Briton 'loses bid to stay in Australia after 40 years'

17th April 2011, Comments 0 comments

A British man who has lived in Australia for more than 40 years will be deported on Monday, a report said, after losing his bid to stay in the country where he grew up because of his criminal history.

Clifford Tucker, 47, came to Australia as a six-year-old but has never taken citizenship and his application to stay has been rejected on character grounds after a series of criminal offences including assault and attempted murder.

The Australian Broadcasting Corporation said Tucker had been living in Sydney's Villawood immigration detention centre for a year as he fought his case, but was due to leave Australia on Monday.

Lawyer Stephen Kenny, acting on behalf of Tucker's family, said the man's human rights had been breached and his family were concerned he would commit suicide if sent abroad.

"Clifford Tucker is a person who has really been assimilated into Australia. He is, for intents and purposes, an Australian citizen, but technically he is not a citizen of Australia and is subject to deportation," Kenny told the ABC.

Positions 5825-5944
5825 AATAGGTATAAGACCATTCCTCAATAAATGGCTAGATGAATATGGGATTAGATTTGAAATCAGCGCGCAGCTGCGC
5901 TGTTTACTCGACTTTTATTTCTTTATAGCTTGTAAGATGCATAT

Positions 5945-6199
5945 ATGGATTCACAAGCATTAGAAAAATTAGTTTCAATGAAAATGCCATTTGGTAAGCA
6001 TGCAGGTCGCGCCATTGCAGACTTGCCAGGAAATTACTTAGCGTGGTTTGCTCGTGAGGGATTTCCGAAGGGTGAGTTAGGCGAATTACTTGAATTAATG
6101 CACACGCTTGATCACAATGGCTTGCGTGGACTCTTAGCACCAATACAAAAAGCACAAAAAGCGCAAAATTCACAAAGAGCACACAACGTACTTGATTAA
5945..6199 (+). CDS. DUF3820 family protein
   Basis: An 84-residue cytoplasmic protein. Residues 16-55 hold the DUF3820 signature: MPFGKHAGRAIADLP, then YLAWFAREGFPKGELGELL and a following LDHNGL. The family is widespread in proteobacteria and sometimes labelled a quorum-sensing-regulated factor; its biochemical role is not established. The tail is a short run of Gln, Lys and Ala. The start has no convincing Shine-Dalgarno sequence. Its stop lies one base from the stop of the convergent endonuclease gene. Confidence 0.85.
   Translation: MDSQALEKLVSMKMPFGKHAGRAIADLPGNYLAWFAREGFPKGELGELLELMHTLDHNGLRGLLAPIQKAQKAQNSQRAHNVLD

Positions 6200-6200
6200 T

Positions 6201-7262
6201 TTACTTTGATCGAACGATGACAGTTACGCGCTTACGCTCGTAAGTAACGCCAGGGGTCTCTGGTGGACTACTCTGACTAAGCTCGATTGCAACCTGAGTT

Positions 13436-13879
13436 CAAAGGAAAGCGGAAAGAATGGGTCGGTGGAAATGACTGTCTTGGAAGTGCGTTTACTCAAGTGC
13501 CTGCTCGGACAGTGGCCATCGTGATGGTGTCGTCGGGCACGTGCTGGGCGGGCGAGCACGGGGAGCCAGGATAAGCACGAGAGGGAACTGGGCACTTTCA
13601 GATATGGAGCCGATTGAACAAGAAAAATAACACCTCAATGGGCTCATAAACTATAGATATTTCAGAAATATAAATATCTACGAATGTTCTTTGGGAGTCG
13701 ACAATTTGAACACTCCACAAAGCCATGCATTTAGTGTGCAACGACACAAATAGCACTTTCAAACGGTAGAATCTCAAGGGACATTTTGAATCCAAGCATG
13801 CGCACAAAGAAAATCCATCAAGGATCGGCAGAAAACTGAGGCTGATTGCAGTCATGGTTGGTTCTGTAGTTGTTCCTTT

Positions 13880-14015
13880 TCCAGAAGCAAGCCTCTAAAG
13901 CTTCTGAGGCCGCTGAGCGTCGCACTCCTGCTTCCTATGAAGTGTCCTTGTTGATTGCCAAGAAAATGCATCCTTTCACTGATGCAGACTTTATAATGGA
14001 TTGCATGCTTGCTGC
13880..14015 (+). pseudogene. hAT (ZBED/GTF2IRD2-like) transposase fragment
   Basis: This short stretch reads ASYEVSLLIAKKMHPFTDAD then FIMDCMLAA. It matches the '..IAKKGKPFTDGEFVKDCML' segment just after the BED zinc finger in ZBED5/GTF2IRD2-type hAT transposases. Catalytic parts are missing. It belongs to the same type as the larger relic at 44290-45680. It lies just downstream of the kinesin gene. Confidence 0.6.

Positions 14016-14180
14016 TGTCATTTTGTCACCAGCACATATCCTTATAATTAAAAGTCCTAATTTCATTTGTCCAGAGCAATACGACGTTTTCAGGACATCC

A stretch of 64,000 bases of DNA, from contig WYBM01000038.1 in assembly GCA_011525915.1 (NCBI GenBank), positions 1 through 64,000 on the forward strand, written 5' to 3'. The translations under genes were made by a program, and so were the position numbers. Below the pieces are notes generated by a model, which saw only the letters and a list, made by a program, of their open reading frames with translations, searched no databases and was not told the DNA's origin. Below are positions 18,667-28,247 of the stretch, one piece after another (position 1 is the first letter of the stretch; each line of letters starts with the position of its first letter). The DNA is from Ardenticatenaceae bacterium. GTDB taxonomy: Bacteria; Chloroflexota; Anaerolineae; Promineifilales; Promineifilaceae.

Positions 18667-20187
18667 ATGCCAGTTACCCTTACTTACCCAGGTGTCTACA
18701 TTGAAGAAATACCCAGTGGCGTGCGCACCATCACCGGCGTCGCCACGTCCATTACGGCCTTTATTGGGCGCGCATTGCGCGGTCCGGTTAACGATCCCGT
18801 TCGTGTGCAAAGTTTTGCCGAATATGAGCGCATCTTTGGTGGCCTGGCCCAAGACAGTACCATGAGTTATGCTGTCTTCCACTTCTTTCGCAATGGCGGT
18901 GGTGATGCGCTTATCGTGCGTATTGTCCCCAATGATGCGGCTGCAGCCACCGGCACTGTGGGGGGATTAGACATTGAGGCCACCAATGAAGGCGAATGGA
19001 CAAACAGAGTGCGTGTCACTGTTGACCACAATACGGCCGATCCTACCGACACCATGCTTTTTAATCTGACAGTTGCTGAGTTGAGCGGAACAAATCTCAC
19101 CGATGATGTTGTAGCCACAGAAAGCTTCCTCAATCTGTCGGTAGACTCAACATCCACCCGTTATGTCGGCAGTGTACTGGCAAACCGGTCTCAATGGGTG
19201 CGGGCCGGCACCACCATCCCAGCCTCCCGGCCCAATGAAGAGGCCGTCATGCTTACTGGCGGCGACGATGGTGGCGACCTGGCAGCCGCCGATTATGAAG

"This is really in breach of his human rights. It's a country he grew up in, it's a country which his family all lived in and it's a country he identifies with and has for the last 41 years."

A spokesman for Immigration Minister Chris Bowen confirmed Tucker was denied a visa on character grounds but gave no indication of when he would leave.

The Administrative Appeals Tribunal which upheld the minister's rejection of Tucker's visa said the decision was made because of the risk he would reoffend.

"We are in no doubt that there is a risk of violent behaviour from Mr Tucker, and therefore of harm to others, if he remains in Australia," the body concluded in its July decision.

The tribunal noted that Tucker had a long history of offending, including a conviction for attempted murder, and had served time in jail.

Tucker's case came to light in 2009 when he returned to Australia from a holiday in Indonesia and had to apply for a visa.

In a similar case in 2005, Australia deported Robert Jovicic to Serbia on character grounds. Jovicic, who became destitute after arriving in Belgrade, has since returned to Australia and been granted permanent residency.

© 2011 AFP

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